There are hundreds of cottage up there and nobody heat them up when they are away, we just crank the wood stove when we get there and all humidity goes out and everything is fine. Some people just leave the cottage all winter and only go back in summer.

I have never heard of someone having trouble with and it is never a concern. Other than making sure all water line are either emptied or with home antifreeze in it, the drain fill up with antifreeze and the toilet.


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soren

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Posted: 04/16/14 01:22pm Link  |  Quote  |  Print  |  Notify Moderator

John&Joey wrote:

We turn off everything to our place, but then again we built it so that could be done. We've been doing it now for over 20 years with no damage to walls, floors, paint, misc...

Many cabins and cottages do exactly what you are saying. Also many foreclosed homes the banks will do that also. The banks do not pay to heat homes that they are trying to get rid of.

What you need to be aware of is frost busting the foundation. Heat is meant to escape threw the basement to help keep the frost away from the foundation. This busting of basement walls will only happen in areas with extreme cold temps (minus 20 and more.)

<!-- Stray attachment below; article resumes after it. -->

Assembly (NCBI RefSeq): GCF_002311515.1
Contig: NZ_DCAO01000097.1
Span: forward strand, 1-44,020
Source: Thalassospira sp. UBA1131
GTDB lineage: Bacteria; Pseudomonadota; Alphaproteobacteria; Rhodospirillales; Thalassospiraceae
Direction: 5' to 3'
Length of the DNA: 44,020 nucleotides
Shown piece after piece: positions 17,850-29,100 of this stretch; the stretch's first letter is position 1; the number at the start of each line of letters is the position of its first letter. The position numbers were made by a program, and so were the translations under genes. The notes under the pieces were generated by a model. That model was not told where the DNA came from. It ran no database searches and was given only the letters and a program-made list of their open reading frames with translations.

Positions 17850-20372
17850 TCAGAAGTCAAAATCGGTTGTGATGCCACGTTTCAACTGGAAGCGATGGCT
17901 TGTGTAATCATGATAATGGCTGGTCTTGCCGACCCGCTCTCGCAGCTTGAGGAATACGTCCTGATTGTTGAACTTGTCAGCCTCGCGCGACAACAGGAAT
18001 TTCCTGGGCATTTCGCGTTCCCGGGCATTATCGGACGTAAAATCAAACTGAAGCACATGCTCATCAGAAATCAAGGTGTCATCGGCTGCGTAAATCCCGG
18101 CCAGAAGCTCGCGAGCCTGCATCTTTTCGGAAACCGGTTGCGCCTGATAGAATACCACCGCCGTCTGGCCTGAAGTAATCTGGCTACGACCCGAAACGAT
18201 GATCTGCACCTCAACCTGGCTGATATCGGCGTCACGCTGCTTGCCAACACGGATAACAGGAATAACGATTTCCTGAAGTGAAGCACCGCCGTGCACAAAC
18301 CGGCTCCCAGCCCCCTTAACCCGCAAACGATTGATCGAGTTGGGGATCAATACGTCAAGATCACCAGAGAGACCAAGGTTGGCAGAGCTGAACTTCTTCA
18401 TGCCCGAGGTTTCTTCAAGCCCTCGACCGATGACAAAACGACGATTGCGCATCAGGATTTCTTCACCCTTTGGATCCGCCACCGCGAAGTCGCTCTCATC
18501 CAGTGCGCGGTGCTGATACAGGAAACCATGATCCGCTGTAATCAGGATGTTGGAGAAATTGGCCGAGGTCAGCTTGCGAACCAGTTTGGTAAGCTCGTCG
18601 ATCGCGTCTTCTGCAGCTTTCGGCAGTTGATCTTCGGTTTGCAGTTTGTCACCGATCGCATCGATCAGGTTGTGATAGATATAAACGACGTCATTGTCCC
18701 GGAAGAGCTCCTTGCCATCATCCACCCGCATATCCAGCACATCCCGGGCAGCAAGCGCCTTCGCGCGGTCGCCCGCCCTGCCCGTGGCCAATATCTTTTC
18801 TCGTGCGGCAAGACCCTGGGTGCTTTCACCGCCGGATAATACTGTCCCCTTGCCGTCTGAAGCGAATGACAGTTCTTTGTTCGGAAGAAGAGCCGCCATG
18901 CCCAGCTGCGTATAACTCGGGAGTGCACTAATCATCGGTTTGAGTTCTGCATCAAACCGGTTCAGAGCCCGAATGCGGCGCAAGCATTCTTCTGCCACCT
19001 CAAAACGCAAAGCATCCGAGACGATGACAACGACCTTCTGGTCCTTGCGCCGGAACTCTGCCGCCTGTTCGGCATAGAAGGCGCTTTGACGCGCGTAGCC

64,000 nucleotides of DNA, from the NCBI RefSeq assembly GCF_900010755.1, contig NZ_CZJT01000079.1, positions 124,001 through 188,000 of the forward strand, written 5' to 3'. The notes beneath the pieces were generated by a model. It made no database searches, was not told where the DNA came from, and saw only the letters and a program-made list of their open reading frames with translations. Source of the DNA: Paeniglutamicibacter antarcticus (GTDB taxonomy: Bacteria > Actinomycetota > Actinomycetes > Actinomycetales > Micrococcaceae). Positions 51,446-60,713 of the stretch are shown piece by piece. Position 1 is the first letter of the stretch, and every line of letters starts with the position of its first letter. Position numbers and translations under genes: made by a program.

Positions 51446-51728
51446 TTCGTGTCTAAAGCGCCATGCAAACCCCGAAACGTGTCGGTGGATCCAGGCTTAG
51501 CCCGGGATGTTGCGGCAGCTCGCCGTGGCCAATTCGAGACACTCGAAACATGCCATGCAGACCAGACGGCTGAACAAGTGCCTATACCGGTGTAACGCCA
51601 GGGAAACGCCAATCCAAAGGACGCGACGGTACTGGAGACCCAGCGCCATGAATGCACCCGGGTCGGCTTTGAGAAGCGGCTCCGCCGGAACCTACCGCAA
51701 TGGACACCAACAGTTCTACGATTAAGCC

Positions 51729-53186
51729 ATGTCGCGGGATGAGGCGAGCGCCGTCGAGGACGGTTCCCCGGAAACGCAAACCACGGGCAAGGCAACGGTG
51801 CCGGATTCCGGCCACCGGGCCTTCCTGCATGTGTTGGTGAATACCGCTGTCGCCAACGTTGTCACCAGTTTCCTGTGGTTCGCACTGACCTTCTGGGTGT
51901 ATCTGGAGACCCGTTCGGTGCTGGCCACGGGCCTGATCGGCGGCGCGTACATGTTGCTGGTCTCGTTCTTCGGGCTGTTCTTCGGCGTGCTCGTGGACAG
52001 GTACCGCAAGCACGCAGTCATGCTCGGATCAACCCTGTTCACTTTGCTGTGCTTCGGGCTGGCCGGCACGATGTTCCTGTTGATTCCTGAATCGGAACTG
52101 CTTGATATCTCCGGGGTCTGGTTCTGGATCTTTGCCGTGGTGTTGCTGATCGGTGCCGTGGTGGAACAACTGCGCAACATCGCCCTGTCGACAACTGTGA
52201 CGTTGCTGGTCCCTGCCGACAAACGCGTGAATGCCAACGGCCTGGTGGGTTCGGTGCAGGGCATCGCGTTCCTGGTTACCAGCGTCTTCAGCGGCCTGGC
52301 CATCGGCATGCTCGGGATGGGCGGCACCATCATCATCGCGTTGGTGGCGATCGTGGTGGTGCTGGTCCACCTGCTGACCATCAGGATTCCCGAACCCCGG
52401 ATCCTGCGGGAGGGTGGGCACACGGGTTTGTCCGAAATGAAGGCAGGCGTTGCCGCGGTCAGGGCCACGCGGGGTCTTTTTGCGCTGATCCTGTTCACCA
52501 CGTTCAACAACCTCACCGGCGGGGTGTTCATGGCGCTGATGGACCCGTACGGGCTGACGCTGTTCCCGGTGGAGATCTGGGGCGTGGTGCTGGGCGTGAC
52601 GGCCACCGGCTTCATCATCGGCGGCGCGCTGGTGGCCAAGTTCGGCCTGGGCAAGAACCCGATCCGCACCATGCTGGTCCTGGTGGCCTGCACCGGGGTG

I was a home builder in a wet, wooded region where crawl spaces are common, and winter temps. might go to zero on rare occasion, but typically lows in the teens are more common. I have seen unheated vacation homes with cracked and bulging foundations, and even frost that worked it way deep under the structure and heaved column pads upward a few inches. Now, you are spot on with regard to damages likely in extreme cold, but don't forget frost needs three things, low temps, moisture and conditions that retain moisture. I can assure you that in our wet clay soils we have three of three. When my new homeowners tell me, "We are planning on shutting the heat off in the winters" I'm pretty blunt.